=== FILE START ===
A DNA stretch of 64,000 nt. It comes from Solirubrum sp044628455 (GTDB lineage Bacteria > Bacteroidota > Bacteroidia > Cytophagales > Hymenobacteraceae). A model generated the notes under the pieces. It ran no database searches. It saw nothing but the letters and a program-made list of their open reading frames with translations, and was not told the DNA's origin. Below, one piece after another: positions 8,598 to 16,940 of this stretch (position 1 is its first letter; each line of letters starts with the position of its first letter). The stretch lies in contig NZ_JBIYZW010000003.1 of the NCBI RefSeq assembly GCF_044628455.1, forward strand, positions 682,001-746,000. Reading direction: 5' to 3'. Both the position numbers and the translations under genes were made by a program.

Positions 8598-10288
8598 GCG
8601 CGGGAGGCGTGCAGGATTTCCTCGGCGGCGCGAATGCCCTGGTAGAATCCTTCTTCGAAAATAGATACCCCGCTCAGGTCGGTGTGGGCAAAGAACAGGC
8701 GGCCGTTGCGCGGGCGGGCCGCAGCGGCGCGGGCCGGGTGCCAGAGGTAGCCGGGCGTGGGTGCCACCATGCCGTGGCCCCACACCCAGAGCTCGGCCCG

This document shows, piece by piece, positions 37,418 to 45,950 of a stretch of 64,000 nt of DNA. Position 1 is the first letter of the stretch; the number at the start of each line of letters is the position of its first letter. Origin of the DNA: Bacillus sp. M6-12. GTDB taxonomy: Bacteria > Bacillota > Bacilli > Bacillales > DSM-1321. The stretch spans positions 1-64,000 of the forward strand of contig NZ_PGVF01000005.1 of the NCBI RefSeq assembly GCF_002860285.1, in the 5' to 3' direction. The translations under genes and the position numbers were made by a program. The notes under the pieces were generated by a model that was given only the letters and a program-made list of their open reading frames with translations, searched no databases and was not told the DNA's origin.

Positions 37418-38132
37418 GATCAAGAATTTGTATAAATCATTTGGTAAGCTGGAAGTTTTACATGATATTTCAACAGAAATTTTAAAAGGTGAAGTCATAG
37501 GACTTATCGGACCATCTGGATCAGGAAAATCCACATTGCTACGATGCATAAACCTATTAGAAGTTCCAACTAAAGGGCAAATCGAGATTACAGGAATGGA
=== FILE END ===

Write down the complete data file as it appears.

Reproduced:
A DNA stretch of 64,000 nt. It comes from Solirubrum sp044628455 (GTDB lineage Bacteria > Bacteroidota > Bacteroidia > Cytophagales > Hymenobacteraceae). A model generated the notes under the pieces. It ran no database searches. It saw nothing but the letters and a program-made list of their open reading frames with translations, and was not told the DNA's origin. Below, one piece after another: positions 8,598 to 16,940 of this stretch (position 1 is its first letter; each line of letters starts with the position of its first letter). The stretch lies in contig NZ_JBIYZW010000003.1 of the NCBI RefSeq assembly GCF_044628455.1, forward strand, positions 682,001-746,000. Reading direction: 5' to 3'. Both the position numbers and the translations under genes were made by a program.

Positions 8598-10288
8598 GCG
8601 CGGGAGGCGTGCAGGATTTCCTCGGCGGCGCGAATGCCCTGGTAGAATCCTTCTTCGAAAATAGATACCCCGCTCAGGTCGGTGTGGGCAAAGAACAGGC
8701 GGCCGTTGCGCGGGCGGGCCGCAGCGGCGCGGGCCGGGTGCCAGAGGTAGCCGGGCGTGGGTGCCACCATGCCGTGGCCCCACACCCAGAGCTCGGCCCG

This document shows, piece by piece, positions 37,418 to 45,950 of a stretch of 64,000 nt of DNA. Position 1 is the first letter of the stretch; the number at the start of each line of letters is the position of its first letter. Origin of the DNA: Bacillus sp. M6-12. GTDB taxonomy: Bacteria > Bacillota > Bacilli > Bacillales > DSM-1321. The stretch spans positions 1-64,000 of the forward strand of contig NZ_PGVF01000005.1 of the NCBI RefSeq assembly GCF_002860285.1, in the 5' to 3' direction. The translations under genes and the position numbers were made by a program. The notes under the pieces were generated by a model that was given only the letters and a program-made list of their open reading frames with translations, searched no databases and was not told the DNA's origin.

Positions 37418-38132
37418 GATCAAGAATTTGTATAAATCATTTGGTAAGCTGGAAGTTTTACATGATATTTCAACAGAAATTTTAAAAGGTGAAGTCATAG
37501 GACTTATCGGACCATCTGGATCAGGAAAATCCACATTGCTACGATGCATAAACCTATTAGAAGTTCCAACTAAAGGGCAAATCGAGATTACAGGAATGGA